The Christmas Eve Confessions of Chuck Todd

The Whistleblowers Next Door ; Americans Are Retiring to Vietnam ; and More Picks

Chuck Todd
The author writes, "That disinformation was going to overtake Republican politics was discoverable years before he says he discovered it." Photo credit: © Amber Kraft via ZUMA Wire
Reading Time: 2 minutes

Where Rent is $13,500, She Lives Off What’s Left at the Curb (Russ)

From the New York Times: “No one knows how many people in the city make a living returning deposit containers, but this year an environmental consulting firm, Eunomia, estimated the number at 4,000 to 8,000. And the operators of half a dozen of the city’s 40-odd redemption centers said the ranks of canners were growing.”

The Whistleblowers Next Door (Russ)

The author writes, Yuliya Stepanova and her husband, Vitaly, fled Russia with their son and a secret. Now they live a quiet life in America while the doping scandal they disclosed rages on.”

Amazon Exec Was Killed After Colliding With an Amazon Delivery Vehicle (Chris)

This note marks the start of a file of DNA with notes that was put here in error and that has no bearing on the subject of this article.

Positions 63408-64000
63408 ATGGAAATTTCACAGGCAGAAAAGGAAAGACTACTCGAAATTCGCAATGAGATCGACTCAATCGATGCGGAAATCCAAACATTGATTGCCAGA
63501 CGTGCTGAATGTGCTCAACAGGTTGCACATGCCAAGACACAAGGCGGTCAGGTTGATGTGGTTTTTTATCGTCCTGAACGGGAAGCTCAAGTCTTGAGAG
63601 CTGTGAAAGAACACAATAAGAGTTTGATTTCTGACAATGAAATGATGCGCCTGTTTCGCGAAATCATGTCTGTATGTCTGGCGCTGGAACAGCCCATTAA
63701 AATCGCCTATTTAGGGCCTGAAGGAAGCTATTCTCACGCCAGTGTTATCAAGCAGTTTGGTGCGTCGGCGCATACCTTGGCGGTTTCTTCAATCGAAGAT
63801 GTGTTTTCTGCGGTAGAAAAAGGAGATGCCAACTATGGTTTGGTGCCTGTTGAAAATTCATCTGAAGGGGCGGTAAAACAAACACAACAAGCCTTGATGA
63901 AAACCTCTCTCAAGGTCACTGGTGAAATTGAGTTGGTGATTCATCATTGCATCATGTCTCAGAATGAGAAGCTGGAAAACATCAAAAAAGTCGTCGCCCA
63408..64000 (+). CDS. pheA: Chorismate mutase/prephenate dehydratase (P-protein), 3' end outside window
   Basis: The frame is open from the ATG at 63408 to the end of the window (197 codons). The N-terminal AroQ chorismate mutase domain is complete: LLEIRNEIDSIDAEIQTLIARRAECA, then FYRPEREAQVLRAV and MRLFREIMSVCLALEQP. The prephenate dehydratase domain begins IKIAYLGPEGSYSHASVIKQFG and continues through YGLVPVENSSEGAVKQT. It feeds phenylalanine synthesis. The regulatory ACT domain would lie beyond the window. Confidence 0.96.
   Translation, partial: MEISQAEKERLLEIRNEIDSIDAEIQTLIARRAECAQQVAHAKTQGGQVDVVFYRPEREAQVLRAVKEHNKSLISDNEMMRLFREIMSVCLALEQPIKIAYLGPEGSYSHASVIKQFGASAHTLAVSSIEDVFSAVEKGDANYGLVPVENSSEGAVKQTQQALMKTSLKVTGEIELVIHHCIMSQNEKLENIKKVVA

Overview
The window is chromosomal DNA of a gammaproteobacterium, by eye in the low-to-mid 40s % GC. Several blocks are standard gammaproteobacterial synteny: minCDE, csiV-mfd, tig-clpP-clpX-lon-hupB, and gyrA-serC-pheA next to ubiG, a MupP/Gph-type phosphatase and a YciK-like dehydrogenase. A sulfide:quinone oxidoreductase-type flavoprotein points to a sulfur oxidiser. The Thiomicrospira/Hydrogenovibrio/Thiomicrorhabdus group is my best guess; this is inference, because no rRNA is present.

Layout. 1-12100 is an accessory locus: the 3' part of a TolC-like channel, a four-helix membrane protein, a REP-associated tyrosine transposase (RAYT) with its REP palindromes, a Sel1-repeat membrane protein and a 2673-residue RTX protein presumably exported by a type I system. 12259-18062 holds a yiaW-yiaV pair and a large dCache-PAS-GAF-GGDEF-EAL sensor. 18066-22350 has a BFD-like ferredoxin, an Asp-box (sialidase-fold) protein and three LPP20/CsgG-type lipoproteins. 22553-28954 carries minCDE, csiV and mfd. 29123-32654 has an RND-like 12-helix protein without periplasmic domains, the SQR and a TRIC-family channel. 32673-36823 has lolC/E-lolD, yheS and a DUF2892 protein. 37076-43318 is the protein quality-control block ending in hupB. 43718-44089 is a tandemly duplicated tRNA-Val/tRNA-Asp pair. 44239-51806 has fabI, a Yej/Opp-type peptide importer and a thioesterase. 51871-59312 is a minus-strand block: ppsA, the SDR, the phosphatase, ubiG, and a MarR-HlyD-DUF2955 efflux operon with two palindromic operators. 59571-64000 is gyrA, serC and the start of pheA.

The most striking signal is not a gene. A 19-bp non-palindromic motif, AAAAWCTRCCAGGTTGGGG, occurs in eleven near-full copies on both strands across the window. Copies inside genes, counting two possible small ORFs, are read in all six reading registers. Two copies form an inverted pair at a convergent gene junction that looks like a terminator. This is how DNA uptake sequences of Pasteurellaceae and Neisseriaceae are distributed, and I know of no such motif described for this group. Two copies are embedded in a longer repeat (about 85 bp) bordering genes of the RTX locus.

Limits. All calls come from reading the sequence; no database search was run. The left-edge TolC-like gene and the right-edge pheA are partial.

The author writes, “[Joy] Covey was Amazon’s first chief financial officer. She was riding her bike in San Francisco’s South Bay suburbs in 2013 when a delivery van turned left into her path.”

These Fake Images Tell a Scary Story of How Far AI Has Come (Mili)

From Vox: “In the past five years, machine learning has come a long way. You might have noticed that Siri, Alexa, and Google Assistant are way better than they used to be, or that automatic translation on websites, while still fairly spotty, is hugely improved from where it was a few years ago. But many still don’t quite grasp how far we’ve come, and how fast. Recently, two images made the rounds that underscore the huge advances machine learning has made — and show why we’re in for a new age of mischief and online fakery.”

Americans Are Retiring to Vietnam (Reader Steve)

The author writes, “Rapid growth in Vietnam and its Southeast Asian neighbors has created a situation that would have been unthinkable in the past: Aging American boomers are living a lifestyle reminiscent of Florida, Nevada and Arizona, but in Vietnam. Monthly expenses here rarely exceed $2,000.”

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